Kalam, an Indian aerospace scientist and former president of the country, once stated that a dream is not just a product of sleeping, but rather it’s something that keeps you awake.
Akshita Swaminathan was indeed fully awake at the 2023 USC Viterbi master’s degree commencement ceremony, realizing her dream of a M.S. degree in astronautical engineering. Swaminathan, the student commencement speaker, quoted Kalam as part of the afternoon master’s ceremony at the USC Galen Center.
“As I look out at all of you today, I see the beautiful climax of a movie that took years of hard work, dedication and sacrifice,” said Swaminathan. “The late nights, early mornings attending lectures, stress of exams and assignments, skipping some meals of the day – they were all worth it to come to this point.”
In a sea of cardinal and gold, thousands of family members, friends, and graduates descended upon USC’s main campus on Friday, May 12, 2023, to mark the achievement of the USC Viterbi master’s students.
This year, a total of 2,419 students successfully graduated with a master’s degree from the USC Viterbi School of Engineering. The class of 2023 came from 87 countries around the globe and represents the changing face of engineering, with 32% of USC Viterbi master’s graduates identifying as women.
“This graduating class is the best so far — the best educated, the most representative in our history,” said Dean Yannis Yortsos. “As graduates, you join a pantheon of USC Viterbi alumni that are the envy of any university.”
To facilitate the significant turnout of graduates and their relatives, the USC Viterbi graduate degree commencements were divided into two separate ceremonies. The initial ceremony for master’s degrees was conducted in the afternoon at the Galen Center, while the subsequent ceremony for computer science and informatics graduates took place later in the evening at the Shrine Auditorium.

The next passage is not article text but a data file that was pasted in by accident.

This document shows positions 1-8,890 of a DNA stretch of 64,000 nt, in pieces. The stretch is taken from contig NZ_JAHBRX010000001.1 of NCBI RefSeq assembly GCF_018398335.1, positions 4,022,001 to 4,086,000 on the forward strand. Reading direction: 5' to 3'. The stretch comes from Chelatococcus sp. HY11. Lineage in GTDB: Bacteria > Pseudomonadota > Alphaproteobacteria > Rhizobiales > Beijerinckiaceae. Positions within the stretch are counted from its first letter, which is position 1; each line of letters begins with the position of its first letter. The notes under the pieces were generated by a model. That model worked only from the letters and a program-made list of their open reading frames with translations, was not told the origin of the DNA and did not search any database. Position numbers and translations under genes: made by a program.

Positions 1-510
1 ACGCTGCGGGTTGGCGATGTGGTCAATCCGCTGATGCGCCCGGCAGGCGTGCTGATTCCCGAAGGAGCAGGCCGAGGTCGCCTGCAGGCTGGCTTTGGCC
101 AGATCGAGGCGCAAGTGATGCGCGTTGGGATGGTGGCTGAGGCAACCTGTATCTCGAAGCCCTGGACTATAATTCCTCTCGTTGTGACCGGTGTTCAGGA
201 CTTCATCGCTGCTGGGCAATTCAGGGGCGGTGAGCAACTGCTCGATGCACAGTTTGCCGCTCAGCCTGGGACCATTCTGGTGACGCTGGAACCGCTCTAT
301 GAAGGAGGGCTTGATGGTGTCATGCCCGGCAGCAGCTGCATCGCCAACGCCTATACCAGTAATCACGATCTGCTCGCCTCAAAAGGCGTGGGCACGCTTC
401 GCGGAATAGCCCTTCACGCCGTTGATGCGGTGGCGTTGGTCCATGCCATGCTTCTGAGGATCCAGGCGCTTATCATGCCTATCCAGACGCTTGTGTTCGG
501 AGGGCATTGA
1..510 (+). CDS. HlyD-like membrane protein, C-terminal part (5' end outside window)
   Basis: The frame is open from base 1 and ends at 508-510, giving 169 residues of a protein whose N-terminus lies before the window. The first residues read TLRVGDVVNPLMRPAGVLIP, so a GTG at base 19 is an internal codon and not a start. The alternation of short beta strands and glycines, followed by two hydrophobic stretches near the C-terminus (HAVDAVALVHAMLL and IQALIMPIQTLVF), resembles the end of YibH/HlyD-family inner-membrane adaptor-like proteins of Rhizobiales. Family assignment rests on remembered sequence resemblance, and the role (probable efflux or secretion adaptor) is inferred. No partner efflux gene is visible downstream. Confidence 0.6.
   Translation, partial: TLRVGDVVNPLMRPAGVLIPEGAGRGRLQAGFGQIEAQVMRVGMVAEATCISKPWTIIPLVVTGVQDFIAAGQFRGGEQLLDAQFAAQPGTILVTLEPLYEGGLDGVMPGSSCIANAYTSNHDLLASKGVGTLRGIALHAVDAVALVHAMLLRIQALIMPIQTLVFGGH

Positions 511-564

“It will be you who will address the Grand Challenges of our time,” Dean Yortsos explained to the graduates. “Whether making solar energy competitive, securing cyberspace, engineering better medicines, providing access to clean water, addressing vexing climate change issues or feeding the hungry.”
Melissa Orme, a distinguished USC alumna, graced the Galen Center ceremony as its keynote speaker. Orme is a triple Trojan, obtaining her bachelor’s, master’s, and doctorate degrees in aerospace engineering from USC Viterbi. Presently, she holds the esteemed position of vice president of additive manufacturing at The Boeing Company.
“You have the power to impact the human condition,” Orme told graduates. “You can do anything, and whether you realize it or not, you are the stewards of the planet. We, the older generation, ask you to safeguard it, to repair the neglect of previous generations.”
Orme also shared with attendees that her Trojan roots run deep. Her husband is a professor at USC Viterbi, and her twin sons are graduate students — one at USC Viterbi and one at the USC Sol Price School of Public Policy.
The Shrine Auditorium commencement featured keynote speaker Nariman Yousefi, executive vice president of Marvell’s Automotive, Coherent DSP and Switch Group.
During his address to the graduating class, Yousefi, an alumnus of USC Viterbi who earned a master’s degree in electrical engineering in 1991, shared how his early days as a chip designer made him realize the significant impact of his time at USC in developing his ability to learn and keep the right attitude while doing it.
“We know you received a great education at USC Viterbi. But what differentiates success is a no-excuse attitude,” Yousefi said. “When you look back in life, what matters is how you used your potential and the impact you had on your industry, people, family and friends.”
Rafael Vicente Sanchez Romero is a U.S. Department of State Fulbright scholar who graduated with his M.S. in computer science. Romero served as the student commencement speaker at the Shrine Auditorium ceremony, where he explained to attendees that upon graduating, he hopes to mix AI and medicine to make a difference in the world.
“Class of 2023, I know that the path to graduation hasn’t been easy,” Romero said. “But now is the time to reap the fruits of your courage and prepare for a glorious future.”
Published on May 13th, 2023
Last updated on May 15th, 2023